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Turning my legs from very low to very high

Playing or learning the organ, hints, tips and tricks, registrations, techniques, fingerings, ...

Turning my legs from very low to very high

Postby sesquialtera » Mon Jul 24, 2017 2:12 pm

... or turning my legs from left to right side of the pedalboard.
Hello all.
How do you manage to quickly go from the left side of the pedalboard to the right side while playing ?
(or from right to left ? )
I'm trying to learn JSB prelude & fugue in g minor BWV 535.
http://imslp.org/wiki/Prelude_and_Fugue ... bastian%29
(but I've already encountered this problem in other pieces ... )
In the fugue, bar 55, page 118, third line, in the pedal part, there is a two octaves jump from low D to high D, so I have to quickly turn both of my legs from side to side, but my hands are on the keyboard, so I can't catch the bench to do this. I'm sure the wrong way is to press the keys very hard and tense my fingers to push on them and lift my ass and turn my body...
Do I need to put some oil on the bench ? :P
Can you give me an advice, please ? Thank you in advance.
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Re: Turning my legs from very low to very high

Postby josq » Mon Jul 24, 2017 3:00 pm

To my knowledge, non-legato pedal playing is often perfectly acceptable for Bach's music, so you may play all high notes with your right foot only. Toes only seems to be the rule for Bach's music.
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Re: Turning my legs from very low to very high

Postby engrssc » Mon Jul 24, 2017 6:11 pm

Oil on the bench is a large no - no. Some well meaning (I think) church cleaners a while back thought the console (including the bench) needed some wax. WOW. That was a mistrake. :o :mrgreen: :roll:

Rgds,
Ed
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Re: Turning my legs from very low to very high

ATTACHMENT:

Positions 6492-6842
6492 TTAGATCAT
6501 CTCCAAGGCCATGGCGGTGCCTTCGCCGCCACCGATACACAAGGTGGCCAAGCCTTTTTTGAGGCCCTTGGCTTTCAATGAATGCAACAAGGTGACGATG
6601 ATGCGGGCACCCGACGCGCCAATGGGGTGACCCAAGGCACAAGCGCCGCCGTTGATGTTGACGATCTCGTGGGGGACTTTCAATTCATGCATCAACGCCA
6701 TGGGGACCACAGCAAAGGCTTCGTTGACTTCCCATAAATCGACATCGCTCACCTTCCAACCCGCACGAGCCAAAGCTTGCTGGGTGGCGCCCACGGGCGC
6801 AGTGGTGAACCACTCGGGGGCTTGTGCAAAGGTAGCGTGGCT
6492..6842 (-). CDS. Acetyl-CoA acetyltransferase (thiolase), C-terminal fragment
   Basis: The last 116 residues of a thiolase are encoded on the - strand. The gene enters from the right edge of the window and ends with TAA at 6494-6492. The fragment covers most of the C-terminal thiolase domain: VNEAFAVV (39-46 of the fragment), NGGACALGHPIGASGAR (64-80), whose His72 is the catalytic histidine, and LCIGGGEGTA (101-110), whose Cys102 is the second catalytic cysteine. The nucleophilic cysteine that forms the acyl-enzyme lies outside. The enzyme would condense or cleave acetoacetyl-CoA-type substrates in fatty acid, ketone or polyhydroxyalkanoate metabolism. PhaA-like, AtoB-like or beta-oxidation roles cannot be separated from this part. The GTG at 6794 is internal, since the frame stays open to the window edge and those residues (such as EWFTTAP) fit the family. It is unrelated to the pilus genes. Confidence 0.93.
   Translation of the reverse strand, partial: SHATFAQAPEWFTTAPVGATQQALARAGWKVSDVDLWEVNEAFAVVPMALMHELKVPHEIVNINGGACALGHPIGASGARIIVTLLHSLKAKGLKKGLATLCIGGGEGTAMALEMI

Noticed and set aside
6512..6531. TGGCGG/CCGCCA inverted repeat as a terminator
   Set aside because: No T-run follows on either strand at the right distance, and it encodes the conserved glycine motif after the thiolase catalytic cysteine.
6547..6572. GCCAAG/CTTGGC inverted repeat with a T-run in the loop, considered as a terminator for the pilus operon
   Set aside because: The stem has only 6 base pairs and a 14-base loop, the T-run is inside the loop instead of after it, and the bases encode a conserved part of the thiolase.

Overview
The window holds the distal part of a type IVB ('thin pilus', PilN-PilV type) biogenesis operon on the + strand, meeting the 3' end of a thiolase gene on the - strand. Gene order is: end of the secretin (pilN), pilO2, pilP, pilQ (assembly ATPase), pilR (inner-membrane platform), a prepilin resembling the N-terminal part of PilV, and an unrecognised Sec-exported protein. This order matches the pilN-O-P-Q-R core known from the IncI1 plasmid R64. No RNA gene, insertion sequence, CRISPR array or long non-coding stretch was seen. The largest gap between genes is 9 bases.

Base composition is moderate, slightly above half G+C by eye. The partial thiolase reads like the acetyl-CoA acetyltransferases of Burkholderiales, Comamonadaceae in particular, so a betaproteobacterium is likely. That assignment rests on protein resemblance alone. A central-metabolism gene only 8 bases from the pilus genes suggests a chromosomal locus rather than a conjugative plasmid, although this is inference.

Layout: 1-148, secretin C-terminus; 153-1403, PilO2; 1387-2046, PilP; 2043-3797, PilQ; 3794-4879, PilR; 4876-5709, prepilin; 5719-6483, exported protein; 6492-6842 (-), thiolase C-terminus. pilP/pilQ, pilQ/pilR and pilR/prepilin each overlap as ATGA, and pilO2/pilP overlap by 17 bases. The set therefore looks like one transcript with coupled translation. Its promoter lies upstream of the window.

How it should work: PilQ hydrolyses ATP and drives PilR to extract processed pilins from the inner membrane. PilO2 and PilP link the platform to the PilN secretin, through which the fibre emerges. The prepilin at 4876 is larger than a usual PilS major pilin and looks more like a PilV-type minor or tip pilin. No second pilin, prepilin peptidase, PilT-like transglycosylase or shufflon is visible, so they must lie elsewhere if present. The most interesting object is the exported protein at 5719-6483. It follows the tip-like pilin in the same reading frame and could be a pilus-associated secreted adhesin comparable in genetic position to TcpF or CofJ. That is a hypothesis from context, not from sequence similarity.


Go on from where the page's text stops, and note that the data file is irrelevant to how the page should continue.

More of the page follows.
Postby sesquialtera » Tue Jul 25, 2017 12:24 pm

Thank you for your replies.

@Josq : I fully agree for the non legato, it is far more beautiful,
but toes-only* seems more difficult ... anyway, I'll try the begining of this pedal line with the right foot only.

(toes only seems to be the rule ? Who can be sure Bach did'nt use his heels ? )

@engrssc : this could be great for playing "glissandi" ...
"What was that sound ? Did you play a new modern piece with strong cluster chords ? "
" No, I've just fallen from the bench !" :wink:
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Re: Turning my legs from very low to very high

Postby josq » Tue Jul 25, 2017 12:48 pm

Haha that would be a glisssssando in a double sense...

Sesquialtera: do you mean it is hard to reach the highest pedal tones anyway, in that case maybe the organ bench is a bit too high?

I don't know if there is baroque literature about pedalling technique, probably there is?
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Re: Turning my legs from very low to very high

Postby CWEB » Tue Jul 25, 2017 6:45 pm

It's one of the more awkward aspects of organ technique. And just when you've got it, a change of console or even trousers puts a spoke in the wheel!

There isn't a single straight answer - it's quite an individual thing. But a few general thoughts....

Getting the correct bench position and posture is prerequisite.

Doing a full 'twist again' is a last resort - as you've realised it is almost impossible to execute without grasping hold of something solid. Instead consider yourself a lever, working around a pivot which is your two arse bones (excuse my French). If you want your feet to go right and forward, then your upper body must go left and backwards to maintain balance. If you also shift the weight onto your left buttock you will get a degree of rotation of the legs without that awkward twisting movement. Afterwards you can easily restore normal posture by simply bringing everything back to a neutral position.

I think it also good at these moments to remember you have more time than you think. Bach does nothing by accident, and at these moments a degree of rhetorical pause or breath often makes musical sense as well as being technically convenient.

I don't think using heels will help much in this particular instance, but I wouldn't rule it out for the sake of it. I seem to think there is at least one account suggesting Bach did use heels in his pedalling. I stand ready to be corrected. Either way, Bach was an innovator and I find it inconceivable that the great man would insist on toes only technique on a modern pedal board regardless of circumstances.
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